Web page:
Increased Serum Levels of Heat Shock Protein 70 Are Associated With Low Risk of Coronary Artery Disease
This article requires a subscription to view the full text. If you have a subscription you may use the login form below to view the article. Access to this article can also be purchased.
Objective— Previous studies suggest that heat shock protein (HSP) 60 has a contributory role in atherosclerosis development. We examined whether circulating HSP70 protein and anti-HSP70 antibodies are associated with coronary artery disease (CAD).
Methods and Results— Blood samples from 421 patients (62% men, mean age 57 years) evaluated for CAD by coronary angiography were tested. Serum HSP70 was detectable in 67% of study subjects with levels ranging from 0.2 to 27.1 ng/mL (mean, 1.08; median, 0.5). HSP70 levels were higher in non-CAD patients than CAD patients (median, 0.72 versus 0.34; P=0.0006). Individuals with HSP70 levels above the median (0.5 ng/mL) had half the risk of CAD than individuals with levels below the median (adjusted odds ratio, 0.52; 95% confidence limit, 0.32 to 0.86). The association of high HSP70 levels with low CAD risk was independent of traditional CAD risk factors (P=0.011). Disease severity (number of diseased vessels) was also inversely associated with HSP70 protein levels (P=0.010). The adjusted odds ratio of having multivessel disease for patients with high HSP70 protein levels was 0.54 (95% confidence limit, 0.36 to 0.81). In contrast, no association between anti-HSP70 IgG seropositivity and the prevalence of CAD was found (P=0.916).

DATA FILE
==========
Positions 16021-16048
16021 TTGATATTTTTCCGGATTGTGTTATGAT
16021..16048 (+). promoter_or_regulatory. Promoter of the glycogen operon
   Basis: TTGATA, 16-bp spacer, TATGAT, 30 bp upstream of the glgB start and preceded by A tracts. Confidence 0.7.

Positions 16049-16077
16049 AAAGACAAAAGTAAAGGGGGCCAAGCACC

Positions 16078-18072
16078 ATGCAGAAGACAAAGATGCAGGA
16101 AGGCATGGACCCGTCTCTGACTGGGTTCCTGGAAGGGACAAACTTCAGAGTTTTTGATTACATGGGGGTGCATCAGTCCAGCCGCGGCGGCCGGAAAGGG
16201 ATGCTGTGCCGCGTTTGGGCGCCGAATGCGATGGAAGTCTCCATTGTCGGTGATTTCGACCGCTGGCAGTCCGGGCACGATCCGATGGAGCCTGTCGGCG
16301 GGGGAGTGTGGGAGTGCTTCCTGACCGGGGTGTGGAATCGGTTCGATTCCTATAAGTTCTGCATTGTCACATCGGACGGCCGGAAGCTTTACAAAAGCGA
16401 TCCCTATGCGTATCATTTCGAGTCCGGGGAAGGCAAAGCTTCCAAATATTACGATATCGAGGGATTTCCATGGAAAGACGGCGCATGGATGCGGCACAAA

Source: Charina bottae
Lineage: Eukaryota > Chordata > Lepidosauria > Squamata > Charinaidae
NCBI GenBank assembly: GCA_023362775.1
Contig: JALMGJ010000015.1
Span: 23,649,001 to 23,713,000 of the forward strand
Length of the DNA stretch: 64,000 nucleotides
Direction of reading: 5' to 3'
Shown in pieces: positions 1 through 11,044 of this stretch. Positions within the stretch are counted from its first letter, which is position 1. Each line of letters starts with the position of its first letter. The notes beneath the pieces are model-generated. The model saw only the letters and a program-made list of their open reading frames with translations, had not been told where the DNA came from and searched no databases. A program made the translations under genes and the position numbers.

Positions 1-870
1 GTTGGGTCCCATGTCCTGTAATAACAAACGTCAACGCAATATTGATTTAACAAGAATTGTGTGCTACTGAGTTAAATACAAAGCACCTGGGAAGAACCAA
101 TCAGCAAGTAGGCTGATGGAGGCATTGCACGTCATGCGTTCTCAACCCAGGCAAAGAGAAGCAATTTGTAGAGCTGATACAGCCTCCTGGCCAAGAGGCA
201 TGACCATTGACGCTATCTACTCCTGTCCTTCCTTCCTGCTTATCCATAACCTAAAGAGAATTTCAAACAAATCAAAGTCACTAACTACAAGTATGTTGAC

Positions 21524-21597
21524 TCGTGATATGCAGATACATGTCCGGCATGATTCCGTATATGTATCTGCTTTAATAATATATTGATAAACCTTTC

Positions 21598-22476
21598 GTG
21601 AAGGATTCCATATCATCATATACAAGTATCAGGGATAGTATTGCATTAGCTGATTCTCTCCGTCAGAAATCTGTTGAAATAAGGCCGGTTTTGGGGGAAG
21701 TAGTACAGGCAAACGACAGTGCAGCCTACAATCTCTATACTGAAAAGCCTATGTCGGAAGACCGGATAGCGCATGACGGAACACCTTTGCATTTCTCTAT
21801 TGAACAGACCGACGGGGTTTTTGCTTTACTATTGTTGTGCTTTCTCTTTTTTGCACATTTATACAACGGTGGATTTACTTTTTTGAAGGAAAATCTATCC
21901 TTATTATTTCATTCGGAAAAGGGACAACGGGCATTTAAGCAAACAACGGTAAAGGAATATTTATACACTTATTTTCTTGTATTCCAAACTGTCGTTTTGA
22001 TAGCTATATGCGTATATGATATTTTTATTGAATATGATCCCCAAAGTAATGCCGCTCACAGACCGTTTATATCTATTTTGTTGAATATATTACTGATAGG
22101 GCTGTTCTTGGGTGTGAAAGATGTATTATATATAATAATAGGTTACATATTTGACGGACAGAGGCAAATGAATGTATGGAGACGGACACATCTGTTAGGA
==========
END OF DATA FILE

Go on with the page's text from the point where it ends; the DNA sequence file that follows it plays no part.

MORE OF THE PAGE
Conclusions— These data provide the first evidence that high levels of human HSP70 are associated with the low CAD risk, probably through its multiple protective effects on a cell’s response to stress.
- Received March 21, 2003.
- Accepted April 22, 2003.